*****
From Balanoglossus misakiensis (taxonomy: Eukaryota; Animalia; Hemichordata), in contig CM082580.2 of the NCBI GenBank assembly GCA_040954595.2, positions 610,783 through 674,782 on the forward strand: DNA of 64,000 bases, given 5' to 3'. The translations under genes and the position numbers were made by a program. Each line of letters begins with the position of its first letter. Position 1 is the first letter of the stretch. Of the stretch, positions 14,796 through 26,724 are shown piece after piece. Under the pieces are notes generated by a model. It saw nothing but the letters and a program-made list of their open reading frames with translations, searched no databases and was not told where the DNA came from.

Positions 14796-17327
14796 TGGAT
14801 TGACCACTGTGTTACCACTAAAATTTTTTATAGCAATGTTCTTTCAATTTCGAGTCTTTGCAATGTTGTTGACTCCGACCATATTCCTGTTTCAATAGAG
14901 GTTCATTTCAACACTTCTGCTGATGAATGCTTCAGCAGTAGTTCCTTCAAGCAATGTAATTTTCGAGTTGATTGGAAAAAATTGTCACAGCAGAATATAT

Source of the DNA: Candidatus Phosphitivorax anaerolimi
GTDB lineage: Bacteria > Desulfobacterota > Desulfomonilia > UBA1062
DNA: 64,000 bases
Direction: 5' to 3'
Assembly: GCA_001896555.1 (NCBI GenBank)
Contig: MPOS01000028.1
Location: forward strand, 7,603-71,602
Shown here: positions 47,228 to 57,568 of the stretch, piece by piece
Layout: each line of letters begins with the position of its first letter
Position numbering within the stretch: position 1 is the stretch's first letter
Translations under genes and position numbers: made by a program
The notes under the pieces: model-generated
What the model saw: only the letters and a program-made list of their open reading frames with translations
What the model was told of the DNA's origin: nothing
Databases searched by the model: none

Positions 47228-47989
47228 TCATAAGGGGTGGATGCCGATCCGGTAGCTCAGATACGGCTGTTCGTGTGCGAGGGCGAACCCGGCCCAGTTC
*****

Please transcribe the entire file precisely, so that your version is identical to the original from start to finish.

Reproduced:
From Balanoglossus misakiensis (taxonomy: Eukaryota; Animalia; Hemichordata), in contig CM082580.2 of the NCBI GenBank assembly GCA_040954595.2, positions 610,783 through 674,782 on the forward strand: DNA of 64,000 bases, given 5' to 3'. The translations under genes and the position numbers were made by a program. Each line of letters begins with the position of its first letter. Position 1 is the first letter of the stretch. Of the stretch, positions 14,796 through 26,724 are shown piece after piece. Under the pieces are notes generated by a model. It saw nothing but the letters and a program-made list of their open reading frames with translations, searched no databases and was not told where the DNA came from.

Positions 14796-17327
14796 TGGAT
14801 TGACCACTGTGTTACCACTAAAATTTTTTATAGCAATGTTCTTTCAATTTCGAGTCTTTGCAATGTTGTTGACTCCGACCATATTCCTGTTTCAATAGAG
14901 GTTCATTTCAACACTTCTGCTGATGAATGCTTCAGCAGTAGTTCCTTCAAGCAATGTAATTTTCGAGTTGATTGGAAAAAATTGTCACAGCAGAATATAT

Source of the DNA: Candidatus Phosphitivorax anaerolimi
GTDB lineage: Bacteria > Desulfobacterota > Desulfomonilia > UBA1062
DNA: 64,000 bases
Direction: 5' to 3'
Assembly: GCA_001896555.1 (NCBI GenBank)
Contig: MPOS01000028.1
Location: forward strand, 7,603-71,602
Shown here: positions 47,228 to 57,568 of the stretch, piece by piece
Layout: each line of letters begins with the position of its first letter
Position numbering within the stretch: position 1 is the stretch's first letter
Translations under genes and position numbers: made by a program
The notes under the pieces: model-generated
What the model saw: only the letters and a program-made list of their open reading frames with translations
What the model was told of the DNA's origin: nothing
Databases searched by the model: none

Positions 47228-47989
47228 TCATAAGGGGTGGATGCCGATCCGGTAGCTCAGATACGGCTGTTCGTGTGCGAGGGCGAACCCGGCCCAGTTC